In 800, Charlemagne was crowned Emperor of the Romans by Pope Leo III. This first coronation had for effect the subordination of temporal power to the Church, as the Emperor had to look to the Pope for justification of his power. On the other hand, this act greatly increased the power of the king, since his power was deemed to have come from God, thus establishing a precedent for rule by Divine Right. In 806, Charlemagne divided his empire among his sons. Charlemagne died in 814 at the age of 72, leaving a legacy that his son and only remaining heir, Louis, was unable to maintain.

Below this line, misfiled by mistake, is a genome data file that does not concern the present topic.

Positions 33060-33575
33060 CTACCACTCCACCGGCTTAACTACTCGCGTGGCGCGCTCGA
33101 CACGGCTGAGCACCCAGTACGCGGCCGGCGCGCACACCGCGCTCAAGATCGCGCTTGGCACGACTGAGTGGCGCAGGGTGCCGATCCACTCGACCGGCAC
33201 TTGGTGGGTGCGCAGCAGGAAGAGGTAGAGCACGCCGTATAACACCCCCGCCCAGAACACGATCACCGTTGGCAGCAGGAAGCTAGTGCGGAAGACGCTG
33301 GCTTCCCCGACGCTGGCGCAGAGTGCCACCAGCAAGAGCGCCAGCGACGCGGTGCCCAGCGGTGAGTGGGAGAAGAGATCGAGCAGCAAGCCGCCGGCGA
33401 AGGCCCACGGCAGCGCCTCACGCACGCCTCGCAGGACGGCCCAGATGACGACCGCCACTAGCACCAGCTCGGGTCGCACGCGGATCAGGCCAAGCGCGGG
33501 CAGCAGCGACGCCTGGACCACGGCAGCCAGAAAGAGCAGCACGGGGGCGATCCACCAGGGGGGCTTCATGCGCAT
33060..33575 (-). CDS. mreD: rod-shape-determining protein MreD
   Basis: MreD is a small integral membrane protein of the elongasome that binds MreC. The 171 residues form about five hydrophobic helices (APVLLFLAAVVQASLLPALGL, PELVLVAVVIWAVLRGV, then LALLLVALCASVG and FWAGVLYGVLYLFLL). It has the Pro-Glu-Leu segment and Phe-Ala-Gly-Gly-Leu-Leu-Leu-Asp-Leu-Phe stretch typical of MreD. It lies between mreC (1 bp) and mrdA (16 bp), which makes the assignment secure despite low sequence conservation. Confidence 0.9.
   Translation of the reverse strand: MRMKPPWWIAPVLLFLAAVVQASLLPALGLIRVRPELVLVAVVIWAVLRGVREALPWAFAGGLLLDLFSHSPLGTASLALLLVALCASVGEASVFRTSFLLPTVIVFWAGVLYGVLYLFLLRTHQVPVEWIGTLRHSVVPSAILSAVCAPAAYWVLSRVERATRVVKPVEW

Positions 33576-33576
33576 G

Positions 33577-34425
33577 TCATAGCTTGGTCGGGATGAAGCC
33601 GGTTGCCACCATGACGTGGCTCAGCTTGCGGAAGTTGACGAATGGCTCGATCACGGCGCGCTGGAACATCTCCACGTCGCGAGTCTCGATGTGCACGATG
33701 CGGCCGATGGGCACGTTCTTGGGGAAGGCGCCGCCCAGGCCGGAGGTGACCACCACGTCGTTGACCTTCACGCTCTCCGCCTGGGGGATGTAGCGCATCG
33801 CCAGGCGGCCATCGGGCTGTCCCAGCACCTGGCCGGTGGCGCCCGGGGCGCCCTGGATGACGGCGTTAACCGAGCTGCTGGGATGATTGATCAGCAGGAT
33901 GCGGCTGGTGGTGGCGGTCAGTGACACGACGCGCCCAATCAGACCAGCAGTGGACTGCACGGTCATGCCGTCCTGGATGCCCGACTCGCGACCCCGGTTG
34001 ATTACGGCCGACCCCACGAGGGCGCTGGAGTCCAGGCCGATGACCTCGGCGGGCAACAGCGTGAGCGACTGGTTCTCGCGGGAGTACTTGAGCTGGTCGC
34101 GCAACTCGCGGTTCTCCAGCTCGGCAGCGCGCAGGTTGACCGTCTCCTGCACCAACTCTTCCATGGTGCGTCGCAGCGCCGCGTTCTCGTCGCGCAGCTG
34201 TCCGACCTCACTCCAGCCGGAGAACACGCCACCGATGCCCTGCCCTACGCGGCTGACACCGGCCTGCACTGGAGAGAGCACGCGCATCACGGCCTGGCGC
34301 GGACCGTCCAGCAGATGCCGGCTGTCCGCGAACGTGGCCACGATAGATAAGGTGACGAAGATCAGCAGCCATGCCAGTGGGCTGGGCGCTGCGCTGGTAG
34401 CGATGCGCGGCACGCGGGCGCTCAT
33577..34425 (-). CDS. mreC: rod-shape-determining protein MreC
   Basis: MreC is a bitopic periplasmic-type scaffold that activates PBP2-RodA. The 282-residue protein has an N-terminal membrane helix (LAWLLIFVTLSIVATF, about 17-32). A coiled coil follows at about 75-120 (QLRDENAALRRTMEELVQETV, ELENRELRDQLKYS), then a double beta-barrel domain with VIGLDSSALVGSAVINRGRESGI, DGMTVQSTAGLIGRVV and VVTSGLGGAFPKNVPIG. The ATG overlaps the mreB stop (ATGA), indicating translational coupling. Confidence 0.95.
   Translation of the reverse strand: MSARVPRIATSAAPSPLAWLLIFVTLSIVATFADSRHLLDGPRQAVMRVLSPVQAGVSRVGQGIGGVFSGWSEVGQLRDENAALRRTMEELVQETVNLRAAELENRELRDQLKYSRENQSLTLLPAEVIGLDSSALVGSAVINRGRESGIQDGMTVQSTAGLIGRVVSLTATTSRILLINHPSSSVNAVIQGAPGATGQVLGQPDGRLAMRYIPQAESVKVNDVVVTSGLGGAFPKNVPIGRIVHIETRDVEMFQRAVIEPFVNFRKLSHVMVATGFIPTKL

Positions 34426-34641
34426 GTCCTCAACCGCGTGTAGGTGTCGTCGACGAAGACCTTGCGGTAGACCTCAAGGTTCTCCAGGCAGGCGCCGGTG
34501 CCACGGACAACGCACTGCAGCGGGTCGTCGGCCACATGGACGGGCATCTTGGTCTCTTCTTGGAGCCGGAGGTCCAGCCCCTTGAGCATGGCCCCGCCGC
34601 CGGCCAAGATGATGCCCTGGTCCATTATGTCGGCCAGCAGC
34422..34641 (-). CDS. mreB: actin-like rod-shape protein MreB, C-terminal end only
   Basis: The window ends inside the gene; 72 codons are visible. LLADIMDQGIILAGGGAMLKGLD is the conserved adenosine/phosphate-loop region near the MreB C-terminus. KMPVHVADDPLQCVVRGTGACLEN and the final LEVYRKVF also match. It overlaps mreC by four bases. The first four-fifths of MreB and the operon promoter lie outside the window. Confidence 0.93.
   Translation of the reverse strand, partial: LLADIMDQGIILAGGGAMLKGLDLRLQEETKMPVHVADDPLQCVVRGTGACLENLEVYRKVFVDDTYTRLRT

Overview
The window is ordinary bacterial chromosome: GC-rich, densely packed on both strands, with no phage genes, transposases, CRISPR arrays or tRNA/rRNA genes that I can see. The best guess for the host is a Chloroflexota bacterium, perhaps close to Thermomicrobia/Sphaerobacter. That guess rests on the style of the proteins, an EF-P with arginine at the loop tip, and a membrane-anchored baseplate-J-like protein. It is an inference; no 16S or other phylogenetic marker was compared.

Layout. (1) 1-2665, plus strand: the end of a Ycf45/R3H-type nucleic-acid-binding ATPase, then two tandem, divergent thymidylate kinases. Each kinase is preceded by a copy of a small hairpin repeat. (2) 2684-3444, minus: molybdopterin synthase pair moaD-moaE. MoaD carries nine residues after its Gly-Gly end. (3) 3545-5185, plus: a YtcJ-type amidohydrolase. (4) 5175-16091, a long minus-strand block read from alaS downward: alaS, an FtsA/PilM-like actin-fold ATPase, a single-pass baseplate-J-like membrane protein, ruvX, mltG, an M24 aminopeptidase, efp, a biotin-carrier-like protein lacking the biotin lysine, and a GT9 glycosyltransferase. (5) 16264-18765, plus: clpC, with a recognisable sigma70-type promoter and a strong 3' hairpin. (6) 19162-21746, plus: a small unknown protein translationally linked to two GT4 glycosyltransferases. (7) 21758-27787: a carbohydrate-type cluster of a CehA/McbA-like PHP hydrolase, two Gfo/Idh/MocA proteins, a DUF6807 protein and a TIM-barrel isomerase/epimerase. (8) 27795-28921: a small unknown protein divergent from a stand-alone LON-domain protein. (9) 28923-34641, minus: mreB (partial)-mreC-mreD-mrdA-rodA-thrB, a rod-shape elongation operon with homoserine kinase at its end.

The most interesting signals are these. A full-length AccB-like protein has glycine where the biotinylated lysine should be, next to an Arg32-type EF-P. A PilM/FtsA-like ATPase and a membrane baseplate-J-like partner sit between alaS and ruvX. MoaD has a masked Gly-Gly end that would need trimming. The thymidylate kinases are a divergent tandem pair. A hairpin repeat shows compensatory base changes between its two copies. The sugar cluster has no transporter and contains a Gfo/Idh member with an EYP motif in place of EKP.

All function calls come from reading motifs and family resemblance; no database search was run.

Women's Lives under Charlemagne's Rule Marriage was a central question during the late eighth century. The Catholic Church had one set of rules while Carolingian society had others. During this period, the two models of marriage moved closer to each other. Charlemagne prohibited remarriage after divorce and declared that adultery could not be considered a cause for dissolution of a marriage. Wives were generally chosen by the husband's father. Among nobility, women had a degree of security because of the stricter marriage and divorce laws, but they also gained new responsibility. Charlemagne's queen had the power to rule in his absence. She also had Charlemagne's backing on any requests made of his judges and ministers. All women were concerned with child-bearing and rearing. Noble women provided religious instruction to boys until they left home at the age of seven to go to another lord's court, and they taught daughters until they married somewhere between twelve and fifteen. Because of a high incidence of death in childbirth, women lived only an average of thirty-six years, whereas men generally reached almost fifty. The peasant women of Charlemagne's realm owed services to their overlords, just as their husbands did. In an unusually thoughtful document for the period, Charlemagne decreed that these women had rights to a certain standard of living, including heat and security.